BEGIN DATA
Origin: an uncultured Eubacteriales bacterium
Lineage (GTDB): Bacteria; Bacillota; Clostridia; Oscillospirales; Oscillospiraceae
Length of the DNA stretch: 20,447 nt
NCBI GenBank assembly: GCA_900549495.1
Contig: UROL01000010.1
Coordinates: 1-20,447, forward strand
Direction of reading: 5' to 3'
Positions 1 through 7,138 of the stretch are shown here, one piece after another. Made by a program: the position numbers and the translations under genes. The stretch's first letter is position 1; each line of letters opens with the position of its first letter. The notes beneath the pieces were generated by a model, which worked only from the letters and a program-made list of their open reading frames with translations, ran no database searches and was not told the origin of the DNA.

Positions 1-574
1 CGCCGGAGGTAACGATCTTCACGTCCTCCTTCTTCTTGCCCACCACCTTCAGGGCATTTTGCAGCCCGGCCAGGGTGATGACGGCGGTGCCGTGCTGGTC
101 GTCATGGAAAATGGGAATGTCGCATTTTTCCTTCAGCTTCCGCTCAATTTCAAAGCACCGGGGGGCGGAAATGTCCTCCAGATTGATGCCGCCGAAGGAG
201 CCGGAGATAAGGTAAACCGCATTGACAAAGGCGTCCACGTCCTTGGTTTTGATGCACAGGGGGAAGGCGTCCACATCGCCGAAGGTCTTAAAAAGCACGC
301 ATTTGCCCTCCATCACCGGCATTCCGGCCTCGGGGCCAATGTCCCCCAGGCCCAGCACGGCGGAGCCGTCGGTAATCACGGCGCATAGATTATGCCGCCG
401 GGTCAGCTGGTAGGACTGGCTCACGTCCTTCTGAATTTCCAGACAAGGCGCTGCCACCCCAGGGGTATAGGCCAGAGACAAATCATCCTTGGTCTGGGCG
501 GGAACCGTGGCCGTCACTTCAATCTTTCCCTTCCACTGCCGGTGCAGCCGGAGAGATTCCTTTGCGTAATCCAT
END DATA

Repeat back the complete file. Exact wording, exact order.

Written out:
Origin: an uncultured Eubacteriales bacterium
Lineage (GTDB): Bacteria; Bacillota; Clostridia; Oscillospirales; Oscillospiraceae
Length of the DNA stretch: 20,447 nt
NCBI GenBank assembly: GCA_900549495.1
Contig: UROL01000010.1
Coordinates: 1-20,447, forward strand
Direction of reading: 5' to 3'
Positions 1 through 7,138 of the stretch are shown here, one piece after another. Made by a program: the position numbers and the translations under genes. The stretch's first letter is position 1; each line of letters opens with the position of its first letter. The notes beneath the pieces were generated by a model, which worked only from the letters and a program-made list of their open reading frames with translations, ran no database searches and was not told the origin of the DNA.

Positions 1-574
1 CGCCGGAGGTAACGATCTTCACGTCCTCCTTCTTCTTGCCCACCACCTTCAGGGCATTTTGCAGCCCGGCCAGGGTGATGACGGCGGTGCCGTGCTGGTC
101 GTCATGGAAAATGGGAATGTCGCATTTTTCCTTCAGCTTCCGCTCAATTTCAAAGCACCGGGGGGCGGAAATGTCCTCCAGATTGATGCCGCCGAAGGAG
201 CCGGAGATAAGGTAAACCGCATTGACAAAGGCGTCCACGTCCTTGGTTTTGATGCACAGGGGGAAGGCGTCCACATCGCCGAAGGTCTTAAAAAGCACGC
301 ATTTGCCCTCCATCACCGGCATTCCGGCCTCGGGGCCAATGTCCCCCAGGCCCAGCACGGCGGAGCCGTCGGTAATCACGGCGCATAGATTATGCCGCCG
401 GGTCAGCTGGTAGGACTGGCTCACGTCCTTCTGAATTTCCAGACAAGGCGCTGCCACCCCAGGGGTATAGGCCAGAGACAAATCATCCTTGGTCTGGGCG
501 GGAACCGTGGCCGTCACTTCAATCTTTCCCTTCCACTGCCGGTGCAGCCGGAGAGATTCCTTTGCGTAATCCAT